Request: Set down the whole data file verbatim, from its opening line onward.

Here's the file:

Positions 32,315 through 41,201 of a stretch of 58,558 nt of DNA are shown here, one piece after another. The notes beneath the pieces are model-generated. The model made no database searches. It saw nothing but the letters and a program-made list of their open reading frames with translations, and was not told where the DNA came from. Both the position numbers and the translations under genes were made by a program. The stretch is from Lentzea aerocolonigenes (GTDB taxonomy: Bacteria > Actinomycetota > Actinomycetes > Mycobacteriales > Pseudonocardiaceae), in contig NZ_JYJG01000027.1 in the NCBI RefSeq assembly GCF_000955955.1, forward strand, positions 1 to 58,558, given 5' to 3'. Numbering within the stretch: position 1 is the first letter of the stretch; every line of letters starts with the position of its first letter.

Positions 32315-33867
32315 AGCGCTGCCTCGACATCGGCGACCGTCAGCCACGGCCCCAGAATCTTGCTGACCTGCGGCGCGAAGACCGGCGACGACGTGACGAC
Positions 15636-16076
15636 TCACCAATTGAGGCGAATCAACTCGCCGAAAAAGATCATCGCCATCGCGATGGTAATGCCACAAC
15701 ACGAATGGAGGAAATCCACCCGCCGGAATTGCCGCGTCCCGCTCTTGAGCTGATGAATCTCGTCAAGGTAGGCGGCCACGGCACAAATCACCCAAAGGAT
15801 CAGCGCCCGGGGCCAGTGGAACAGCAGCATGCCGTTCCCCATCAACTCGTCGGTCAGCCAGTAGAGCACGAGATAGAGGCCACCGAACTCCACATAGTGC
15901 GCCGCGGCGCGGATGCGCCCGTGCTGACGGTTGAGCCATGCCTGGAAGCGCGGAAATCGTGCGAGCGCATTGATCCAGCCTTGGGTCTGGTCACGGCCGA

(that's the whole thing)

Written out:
Positions 32,315 through 41,201 of a stretch of 58,558 nt of DNA are shown here, one piece after another. The notes beneath the pieces are model-generated. The model made no database searches. It saw nothing but the letters and a program-made list of their open reading frames with translations, and was not told where the DNA came from. Both the position numbers and the translations under genes were made by a program. The stretch is from Lentzea aerocolonigenes (GTDB taxonomy: Bacteria > Actinomycetota > Actinomycetes > Mycobacteriales > Pseudonocardiaceae), in contig NZ_JYJG01000027.1 in the NCBI RefSeq assembly GCF_000955955.1, forward strand, positions 1 to 58,558, given 5' to 3'. Numbering within the stretch: position 1 is the first letter of the stretch; every line of letters starts with the position of its first letter.

Positions 32315-33867
32315 AGCGCTGCCTCGACATCGGCGACCGTCAGCCACGGCCCCAGAATCTTGCTGACCTGCGGCGCGAAGACCGGCGACGACGTGACGAC
Positions 15636-16076
15636 TCACCAATTGAGGCGAATCAACTCGCCGAAAAAGATCATCGCCATCGCGATGGTAATGCCACAAC
15701 ACGAATGGAGGAAATCCACCCGCCGGAATTGCCGCGTCCCGCTCTTGAGCTGATGAATCTCGTCAAGGTAGGCGGCCACGGCACAAATCACCCAAAGGAT
15801 CAGCGCCCGGGGCCAGTGGAACAGCAGCATGCCGTTCCCCATCAACTCGTCGGTCAGCCAGTAGAGCACGAGATAGAGGCCACCGAACTCCACATAGTGC
15901 GCCGCGGCGCGGATGCGCCCGTGCTGACGGTTGAGCCATGCCTGGAAGCGCGGAAATCGTGCGAGCGCATTGATCCAGCCTTGGGTCTGGTCACGGCCGA